I received an advance copy of this book from the publisher, Tordotcom, via NetGalley in exchange for an honest review.
I was immediately intrigued when I heard that a fantasy retelling of The Great Gatsby told from Jordan Baker’s perspective was in the works. I’ve always been fascinated by The Great Gatsby, both by the characters and Fitzgerald’s writing style. It’s not the most accessible of novels, despite its brevity, but there’s something magnetic about it, much as there is that same special magnetism surrounding the title character himself. I was very interested in seeing how these characters translated in the hands of another, with magic added to the mix. The author did a pretty great job capturing the tone and feel of the original while still making the story their own.
The imagery is truly stunning, and captures the core essence of a Gatsby party as portrayed in the original novel to perfection. But the narrative itself is muddled and hard to follow. The inside of Jordan’s head is a vague and confusing place to be. This felt true to the original, but the muddy quality of the narrative made it difficult to become fully invested, and I found myself putting the book down after reading only a handful of pages and only reluctantly picking it back up. I just couldn’t connect. While this is something I often excuse in classic fiction like The Great Gatsby, I have a harder time looking past it in a new release, even when said new work is a retelling.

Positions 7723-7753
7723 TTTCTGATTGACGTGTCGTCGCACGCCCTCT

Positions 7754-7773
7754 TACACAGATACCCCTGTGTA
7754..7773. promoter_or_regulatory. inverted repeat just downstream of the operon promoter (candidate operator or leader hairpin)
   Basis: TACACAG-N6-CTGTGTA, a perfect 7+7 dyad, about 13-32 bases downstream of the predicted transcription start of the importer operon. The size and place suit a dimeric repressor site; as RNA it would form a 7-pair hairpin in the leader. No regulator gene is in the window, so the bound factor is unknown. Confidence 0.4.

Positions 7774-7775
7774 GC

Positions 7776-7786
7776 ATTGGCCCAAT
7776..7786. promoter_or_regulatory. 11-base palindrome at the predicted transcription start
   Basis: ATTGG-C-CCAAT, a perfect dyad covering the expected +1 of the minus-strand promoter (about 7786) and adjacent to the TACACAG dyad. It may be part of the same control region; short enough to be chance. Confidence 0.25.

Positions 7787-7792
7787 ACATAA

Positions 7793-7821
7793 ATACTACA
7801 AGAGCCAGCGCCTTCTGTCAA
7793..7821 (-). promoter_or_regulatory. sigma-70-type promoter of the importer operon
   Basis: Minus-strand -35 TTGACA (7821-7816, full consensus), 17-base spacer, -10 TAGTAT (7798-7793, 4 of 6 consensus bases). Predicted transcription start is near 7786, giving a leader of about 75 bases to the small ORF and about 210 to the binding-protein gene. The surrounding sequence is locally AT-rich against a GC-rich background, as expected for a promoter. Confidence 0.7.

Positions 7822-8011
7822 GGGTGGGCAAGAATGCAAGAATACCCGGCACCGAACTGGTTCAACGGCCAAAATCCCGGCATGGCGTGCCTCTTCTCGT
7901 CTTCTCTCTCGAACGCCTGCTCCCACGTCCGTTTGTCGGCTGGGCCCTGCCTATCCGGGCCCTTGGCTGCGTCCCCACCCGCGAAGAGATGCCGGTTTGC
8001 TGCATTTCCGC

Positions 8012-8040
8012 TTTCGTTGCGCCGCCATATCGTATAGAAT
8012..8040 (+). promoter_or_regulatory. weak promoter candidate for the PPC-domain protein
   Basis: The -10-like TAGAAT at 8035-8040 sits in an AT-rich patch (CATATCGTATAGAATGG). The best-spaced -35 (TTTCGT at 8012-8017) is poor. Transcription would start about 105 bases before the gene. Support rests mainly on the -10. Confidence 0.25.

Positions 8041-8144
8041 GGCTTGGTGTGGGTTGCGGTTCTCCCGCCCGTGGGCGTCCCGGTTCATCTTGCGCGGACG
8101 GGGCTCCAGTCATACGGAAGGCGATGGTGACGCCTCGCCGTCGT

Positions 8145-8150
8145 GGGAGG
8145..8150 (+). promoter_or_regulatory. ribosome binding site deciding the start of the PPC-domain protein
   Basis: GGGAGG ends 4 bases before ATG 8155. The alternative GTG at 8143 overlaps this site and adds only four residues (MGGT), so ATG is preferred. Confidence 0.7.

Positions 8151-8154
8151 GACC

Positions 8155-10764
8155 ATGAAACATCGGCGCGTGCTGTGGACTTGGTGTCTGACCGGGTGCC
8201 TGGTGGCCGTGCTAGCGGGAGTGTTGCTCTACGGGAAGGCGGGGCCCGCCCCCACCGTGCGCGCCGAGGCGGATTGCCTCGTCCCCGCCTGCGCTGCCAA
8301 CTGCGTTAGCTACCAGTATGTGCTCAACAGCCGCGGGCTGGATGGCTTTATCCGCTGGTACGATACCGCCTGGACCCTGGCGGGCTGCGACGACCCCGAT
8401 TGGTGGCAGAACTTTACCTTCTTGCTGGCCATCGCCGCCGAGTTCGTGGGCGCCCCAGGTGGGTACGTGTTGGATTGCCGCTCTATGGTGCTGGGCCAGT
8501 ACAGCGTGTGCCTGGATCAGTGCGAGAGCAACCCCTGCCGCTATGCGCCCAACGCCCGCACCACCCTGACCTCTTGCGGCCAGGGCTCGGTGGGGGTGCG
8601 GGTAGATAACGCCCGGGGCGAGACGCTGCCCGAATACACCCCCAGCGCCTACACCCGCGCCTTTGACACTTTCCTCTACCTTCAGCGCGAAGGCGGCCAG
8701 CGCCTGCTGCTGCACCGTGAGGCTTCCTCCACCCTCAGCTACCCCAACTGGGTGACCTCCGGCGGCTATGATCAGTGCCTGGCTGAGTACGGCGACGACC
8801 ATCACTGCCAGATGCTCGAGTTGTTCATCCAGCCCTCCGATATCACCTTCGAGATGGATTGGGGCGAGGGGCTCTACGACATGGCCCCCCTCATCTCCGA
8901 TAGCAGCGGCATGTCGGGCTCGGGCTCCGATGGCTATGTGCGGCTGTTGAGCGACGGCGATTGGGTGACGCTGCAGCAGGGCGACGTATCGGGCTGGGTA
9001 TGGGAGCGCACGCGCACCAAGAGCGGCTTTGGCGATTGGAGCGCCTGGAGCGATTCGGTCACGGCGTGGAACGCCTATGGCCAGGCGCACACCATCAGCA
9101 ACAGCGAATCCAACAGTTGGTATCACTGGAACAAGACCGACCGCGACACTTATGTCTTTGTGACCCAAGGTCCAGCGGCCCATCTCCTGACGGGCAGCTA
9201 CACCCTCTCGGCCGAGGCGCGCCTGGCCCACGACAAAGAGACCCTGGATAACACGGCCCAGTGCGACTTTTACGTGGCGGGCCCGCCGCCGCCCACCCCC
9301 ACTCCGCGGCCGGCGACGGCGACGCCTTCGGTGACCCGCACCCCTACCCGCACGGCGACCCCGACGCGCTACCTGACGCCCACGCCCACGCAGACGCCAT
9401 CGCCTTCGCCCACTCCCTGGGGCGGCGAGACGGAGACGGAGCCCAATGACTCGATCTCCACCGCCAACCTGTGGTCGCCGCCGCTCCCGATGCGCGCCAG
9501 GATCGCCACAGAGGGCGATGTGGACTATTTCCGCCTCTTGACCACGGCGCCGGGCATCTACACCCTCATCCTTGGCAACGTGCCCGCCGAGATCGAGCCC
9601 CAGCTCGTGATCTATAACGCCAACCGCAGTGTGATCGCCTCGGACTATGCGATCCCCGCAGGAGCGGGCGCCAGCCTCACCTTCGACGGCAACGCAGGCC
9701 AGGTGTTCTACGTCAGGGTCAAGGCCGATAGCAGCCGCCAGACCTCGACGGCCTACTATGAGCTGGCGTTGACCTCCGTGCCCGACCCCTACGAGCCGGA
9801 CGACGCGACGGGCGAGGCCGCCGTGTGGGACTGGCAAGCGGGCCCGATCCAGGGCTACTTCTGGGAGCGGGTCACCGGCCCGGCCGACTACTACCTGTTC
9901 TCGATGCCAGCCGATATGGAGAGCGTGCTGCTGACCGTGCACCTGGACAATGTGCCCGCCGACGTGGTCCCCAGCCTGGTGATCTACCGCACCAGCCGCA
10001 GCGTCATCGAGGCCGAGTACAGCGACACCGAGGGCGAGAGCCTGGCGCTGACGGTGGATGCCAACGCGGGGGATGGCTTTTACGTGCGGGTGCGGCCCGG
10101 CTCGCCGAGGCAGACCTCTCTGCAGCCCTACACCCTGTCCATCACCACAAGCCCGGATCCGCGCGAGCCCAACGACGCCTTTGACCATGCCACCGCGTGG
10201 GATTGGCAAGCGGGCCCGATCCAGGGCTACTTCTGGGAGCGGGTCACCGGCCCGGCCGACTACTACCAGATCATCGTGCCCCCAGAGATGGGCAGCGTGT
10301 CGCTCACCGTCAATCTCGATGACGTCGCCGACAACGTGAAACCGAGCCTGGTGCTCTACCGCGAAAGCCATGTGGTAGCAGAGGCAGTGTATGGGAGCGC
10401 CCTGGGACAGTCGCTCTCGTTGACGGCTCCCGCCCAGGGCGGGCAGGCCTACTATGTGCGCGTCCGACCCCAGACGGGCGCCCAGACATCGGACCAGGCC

I appreciated how the author incorporated discussion of race and sexuality without ever actually falling into a diatribe on the topics, and I felt like Jordan was a really great vessel through which to explore those topics. I also felt like the characterizations for Nick, Daisy, Tom, and Gatsby himself were absolutely spot on. But there was something about getting the entirety of the story from Jordan’s perspective that made the whole book feel like a fever dream, which is more than likely why it took me so long to plow through its less than 300 pages.
The Chosen and the Beautiful is a unique, interesting take on what has been labeled by some as the Great American Novel. I do think it’s absolutely worth reading, especially if you’re a fan of the original. Just be content with taking your time as you journey through it, and don’t be surprised if the depth you feel sure is lurking beneath the surface manages to evade you. It’s much like a Gatsby party in that way.